ACGC officials to research restructuring elementary school in Cosmos to offset latest enrollment decline
GROVE CITY -- Declining enrollment at the elementary school in Cosmos has prompted the ACGC School Board to consider restructuring the K-4 grade school.
What that restructuring could look like is unclear at this point but potential changes include moving elementary students out, leasing more space to Southwest/West Central Service Cooperative for special education programs or putting different ACGC programs into the building.
At its meeting Monday, the school board instructed the administration to study options and provide monthly reports on their findings.
Changes, if there are any, won't happen until after the 2010-11 school year.
Restructuring doesn't necessarily mean closing the school, the superintendent said.
"I want to keep life there. I want to keep kids there," Sherri Broderius said. "I want to keep it looking like a school."
In recent years enrollment at ACGC South Elementary has been around 120 students. This spring it ended the year with 82 students. That number is unchanged heading into fall.
But after the large fourth-grade class leaves next spring, enrollment is expected to dip to around 55.
Cosmos is one of three building sites in a district that covers 350 square miles. There's also a K-4 elementary school in Atwater, which has 236 students.
All the district's 5-12 grade students attend the junior/senior high school in Grove City, where 464 students were enrolled at year's end. The alternative learning program has 17 students.
In the past, the board has avoided any talk of closing the Cosmos school, in part due to fears students at the far end of the district would open enroll into a neighboring district.
That concern prompted board member Jeanna Lilleberg to ask Broderius to "get some hard numbers" on the potential loss of state aid versus the savings if the building was no longer used as an elementary school and some students left the district.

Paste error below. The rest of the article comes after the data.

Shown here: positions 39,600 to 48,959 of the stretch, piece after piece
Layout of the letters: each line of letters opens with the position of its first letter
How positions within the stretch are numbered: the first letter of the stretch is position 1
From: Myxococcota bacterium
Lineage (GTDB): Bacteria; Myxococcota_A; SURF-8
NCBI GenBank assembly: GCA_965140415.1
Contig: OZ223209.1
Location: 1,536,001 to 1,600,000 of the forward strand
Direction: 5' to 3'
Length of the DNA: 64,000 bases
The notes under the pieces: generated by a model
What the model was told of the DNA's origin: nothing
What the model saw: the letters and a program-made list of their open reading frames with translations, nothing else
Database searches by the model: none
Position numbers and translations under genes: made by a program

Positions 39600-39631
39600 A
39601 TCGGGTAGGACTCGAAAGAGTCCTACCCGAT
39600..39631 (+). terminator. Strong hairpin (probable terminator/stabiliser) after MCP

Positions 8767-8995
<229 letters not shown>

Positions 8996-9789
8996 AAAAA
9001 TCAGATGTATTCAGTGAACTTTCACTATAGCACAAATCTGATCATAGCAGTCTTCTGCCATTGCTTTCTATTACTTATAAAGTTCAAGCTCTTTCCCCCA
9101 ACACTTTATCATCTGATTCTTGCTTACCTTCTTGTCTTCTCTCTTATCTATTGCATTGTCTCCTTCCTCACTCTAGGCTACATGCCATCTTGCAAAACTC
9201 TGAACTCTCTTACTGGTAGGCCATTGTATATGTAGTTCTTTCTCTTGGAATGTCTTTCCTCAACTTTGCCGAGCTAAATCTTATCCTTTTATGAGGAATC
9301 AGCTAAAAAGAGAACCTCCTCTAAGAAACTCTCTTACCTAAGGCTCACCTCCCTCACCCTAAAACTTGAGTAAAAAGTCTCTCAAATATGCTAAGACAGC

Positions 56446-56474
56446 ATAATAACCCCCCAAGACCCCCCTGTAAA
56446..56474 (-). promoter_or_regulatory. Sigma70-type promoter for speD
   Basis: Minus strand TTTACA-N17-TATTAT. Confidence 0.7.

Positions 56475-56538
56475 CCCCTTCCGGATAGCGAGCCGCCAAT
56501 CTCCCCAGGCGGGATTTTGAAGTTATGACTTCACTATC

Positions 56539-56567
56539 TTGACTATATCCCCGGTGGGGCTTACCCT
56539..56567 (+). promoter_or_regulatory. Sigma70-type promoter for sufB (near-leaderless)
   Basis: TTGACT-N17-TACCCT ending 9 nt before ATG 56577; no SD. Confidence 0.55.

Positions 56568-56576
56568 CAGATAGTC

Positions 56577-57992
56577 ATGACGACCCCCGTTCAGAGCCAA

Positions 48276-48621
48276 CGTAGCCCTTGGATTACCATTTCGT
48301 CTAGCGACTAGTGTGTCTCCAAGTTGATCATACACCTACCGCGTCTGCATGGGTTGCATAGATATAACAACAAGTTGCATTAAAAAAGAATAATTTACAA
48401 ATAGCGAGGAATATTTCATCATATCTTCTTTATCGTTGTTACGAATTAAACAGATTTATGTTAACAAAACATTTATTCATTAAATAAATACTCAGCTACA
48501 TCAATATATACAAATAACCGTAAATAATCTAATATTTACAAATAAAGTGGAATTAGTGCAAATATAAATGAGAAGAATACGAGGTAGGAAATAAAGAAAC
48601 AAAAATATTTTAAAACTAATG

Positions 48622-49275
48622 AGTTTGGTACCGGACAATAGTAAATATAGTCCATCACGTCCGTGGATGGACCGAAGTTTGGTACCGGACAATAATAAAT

Given the district's finances and the cost of providing food, transportation, custodial services and windshield time for staff who travel between the three towns, Broderius said addressing the future of the Cosmos school is inevitable.
The board "can't afford to have it off the table anymore," she said in an interview. "We're got to be fiscally responsible."
With the school busy getting ready to implement a four-day school week this fall to save about $64,000, the board agreed to take the next year to study the financial pros and cons of restructuring the Cosmos school.
Meanwhile, first- and second-grade classes at South Elementary will remain separate this year. Because enrollment in each of those grades could be 11-14 students, the administration had considered combining the grades into one class with one instructor, with estimated savings of $55,000.
Parents, however, are concerned about combining the two grades. As a compromise, the two grades will be separate for their core classes but will be combined for art, physical education, music and Spanish.
Broderius said those changes will still save the district about the same amount as eliminating an elementary teacher.
In other action:
* The board agreed to sell general obligation aid anticipation certificates of indebtedness not to exceed $1.3 million.
* The board agreed to support Special Olympics bowling by allowing use of the school name, vehicles, transportation and $1,000 annually for three years. The action was taken after an ACGC student made the request last month.
* The board approved a new contract with the Southwest/West Central Service Cooperative to lease additional space at the Cosmos school for their special education and autism programs that will generate $27,077 in revenue for ACGC. The current contract is for $17,766.